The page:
Sri Lanka unveils debt restructuring plan to creditors

Sri Lanka unveils debt restructuring plan to creditors

by Uditha Jayasinghe

COLOMBO (Reuters) – Sri Lankan authorities will hold formal talks with international creditors on Friday to begin the process of restructuring its billions of dollars of debt and partnership plans to tackle the island’s worst economic crisis in more than seven decades.

The success of the restructuring is critical for the country of 22 million people to secure final approval of a $2.9 billion loan from the International Monetary Fund and subsequent financing from other global agencies.

The money will help the island nation overcome acute food and fuel shortages that fueled sweeping street protests for months this year and led to the ouster of then-President Gotabaya Rajapaksa.

Sri Lanka’s finance and other officials plan to hold a virtual interactive session to share the objectives of its loan package agreed with the International Monetary Fund on September 1 and the next steps of the debt restructuring process.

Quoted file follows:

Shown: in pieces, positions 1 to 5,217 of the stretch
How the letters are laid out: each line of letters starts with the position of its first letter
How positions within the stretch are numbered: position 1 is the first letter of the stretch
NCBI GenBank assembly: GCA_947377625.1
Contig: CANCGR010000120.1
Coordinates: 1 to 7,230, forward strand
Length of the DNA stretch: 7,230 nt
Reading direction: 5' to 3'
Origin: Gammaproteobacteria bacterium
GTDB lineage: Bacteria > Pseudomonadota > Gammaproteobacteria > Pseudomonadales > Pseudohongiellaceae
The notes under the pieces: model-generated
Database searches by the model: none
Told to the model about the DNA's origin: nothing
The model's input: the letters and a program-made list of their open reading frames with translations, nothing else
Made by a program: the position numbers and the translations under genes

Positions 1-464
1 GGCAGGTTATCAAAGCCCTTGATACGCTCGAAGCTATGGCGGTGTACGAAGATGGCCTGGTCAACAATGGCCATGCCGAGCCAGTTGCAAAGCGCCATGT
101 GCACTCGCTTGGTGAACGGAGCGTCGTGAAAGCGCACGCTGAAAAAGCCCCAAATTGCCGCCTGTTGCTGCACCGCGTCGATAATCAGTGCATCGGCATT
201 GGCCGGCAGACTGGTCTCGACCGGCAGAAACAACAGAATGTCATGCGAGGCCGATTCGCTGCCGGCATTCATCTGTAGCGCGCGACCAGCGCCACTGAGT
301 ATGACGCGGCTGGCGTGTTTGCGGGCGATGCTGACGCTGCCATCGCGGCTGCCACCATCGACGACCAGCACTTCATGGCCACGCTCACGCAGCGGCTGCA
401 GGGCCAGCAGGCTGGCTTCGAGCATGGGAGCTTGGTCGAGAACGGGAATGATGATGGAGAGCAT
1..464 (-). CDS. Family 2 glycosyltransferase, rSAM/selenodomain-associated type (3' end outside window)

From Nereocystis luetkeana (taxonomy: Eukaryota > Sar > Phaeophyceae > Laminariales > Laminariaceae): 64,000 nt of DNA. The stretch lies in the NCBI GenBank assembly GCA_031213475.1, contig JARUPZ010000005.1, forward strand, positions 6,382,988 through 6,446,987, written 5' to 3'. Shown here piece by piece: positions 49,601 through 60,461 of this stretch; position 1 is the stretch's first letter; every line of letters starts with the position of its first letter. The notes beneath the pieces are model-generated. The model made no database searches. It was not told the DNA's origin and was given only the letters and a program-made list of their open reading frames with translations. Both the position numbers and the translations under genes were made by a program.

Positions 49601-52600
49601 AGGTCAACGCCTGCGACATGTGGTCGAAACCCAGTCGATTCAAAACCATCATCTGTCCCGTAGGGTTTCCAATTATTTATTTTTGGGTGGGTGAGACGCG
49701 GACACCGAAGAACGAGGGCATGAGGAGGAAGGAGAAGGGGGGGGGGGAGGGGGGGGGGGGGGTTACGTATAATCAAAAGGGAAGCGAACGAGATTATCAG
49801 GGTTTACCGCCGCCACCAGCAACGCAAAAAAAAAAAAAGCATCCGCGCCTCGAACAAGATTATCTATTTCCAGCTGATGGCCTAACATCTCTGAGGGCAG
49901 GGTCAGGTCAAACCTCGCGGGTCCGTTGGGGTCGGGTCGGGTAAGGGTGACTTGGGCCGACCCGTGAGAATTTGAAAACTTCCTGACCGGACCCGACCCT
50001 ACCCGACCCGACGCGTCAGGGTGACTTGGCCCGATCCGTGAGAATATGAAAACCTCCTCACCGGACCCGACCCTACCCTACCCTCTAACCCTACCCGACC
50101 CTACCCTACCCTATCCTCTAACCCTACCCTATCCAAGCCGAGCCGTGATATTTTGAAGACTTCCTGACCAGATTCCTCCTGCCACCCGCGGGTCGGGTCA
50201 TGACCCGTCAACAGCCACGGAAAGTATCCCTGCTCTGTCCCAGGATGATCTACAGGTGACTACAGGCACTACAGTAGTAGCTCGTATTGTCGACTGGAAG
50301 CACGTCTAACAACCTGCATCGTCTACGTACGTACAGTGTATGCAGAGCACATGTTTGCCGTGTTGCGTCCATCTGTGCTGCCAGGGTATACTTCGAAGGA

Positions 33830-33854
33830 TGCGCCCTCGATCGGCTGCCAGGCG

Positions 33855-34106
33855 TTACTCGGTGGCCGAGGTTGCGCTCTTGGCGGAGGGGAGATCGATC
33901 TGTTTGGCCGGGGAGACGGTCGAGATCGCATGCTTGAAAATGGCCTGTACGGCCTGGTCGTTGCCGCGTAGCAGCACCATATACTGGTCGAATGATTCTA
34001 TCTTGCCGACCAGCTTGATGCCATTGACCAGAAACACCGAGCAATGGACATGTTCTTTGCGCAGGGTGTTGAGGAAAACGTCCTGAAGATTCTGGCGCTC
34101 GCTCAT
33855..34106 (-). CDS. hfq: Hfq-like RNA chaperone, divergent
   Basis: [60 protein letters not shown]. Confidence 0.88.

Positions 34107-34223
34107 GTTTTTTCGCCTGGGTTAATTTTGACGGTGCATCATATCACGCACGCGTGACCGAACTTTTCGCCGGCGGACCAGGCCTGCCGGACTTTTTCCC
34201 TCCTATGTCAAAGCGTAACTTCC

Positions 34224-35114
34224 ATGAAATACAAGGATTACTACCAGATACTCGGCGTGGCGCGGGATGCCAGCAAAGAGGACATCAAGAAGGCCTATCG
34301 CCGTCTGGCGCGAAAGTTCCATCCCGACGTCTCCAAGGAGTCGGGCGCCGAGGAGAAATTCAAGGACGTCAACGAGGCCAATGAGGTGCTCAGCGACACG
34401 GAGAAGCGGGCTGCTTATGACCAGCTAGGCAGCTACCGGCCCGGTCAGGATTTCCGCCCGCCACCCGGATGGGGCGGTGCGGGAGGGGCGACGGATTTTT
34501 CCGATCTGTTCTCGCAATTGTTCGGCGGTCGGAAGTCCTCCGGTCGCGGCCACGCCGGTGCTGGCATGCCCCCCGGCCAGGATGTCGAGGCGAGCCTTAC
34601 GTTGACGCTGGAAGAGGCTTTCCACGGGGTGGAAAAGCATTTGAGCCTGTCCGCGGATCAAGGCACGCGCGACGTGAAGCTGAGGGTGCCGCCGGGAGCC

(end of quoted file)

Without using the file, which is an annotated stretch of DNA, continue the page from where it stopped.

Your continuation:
It will be announced to the creditors after the event ends. The government has already held preliminary talks for restructuring with its neighbor India and diplomats based in Colombo.

“There was a very positive response from the meeting with ambassadors headed by the president on Thursday,” said an official in the president’s office, who spoke on condition of anonymity.

Sri Lanka is focused on trying to end the IMF deal by December or early next year.

Sri Lanka’s foreign currency debt stood at $47.3 billion by the end of 2021 and local currency debt at $53.6 billion, according to an update from the Finance Ministry in August. China, Japan and India are major bilateral creditors.

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Foreign currency debt includes $13 billion in international sovereign bonds held largely by private creditors, such as asset managers BlackRock (NYSE:) and Ashmore.

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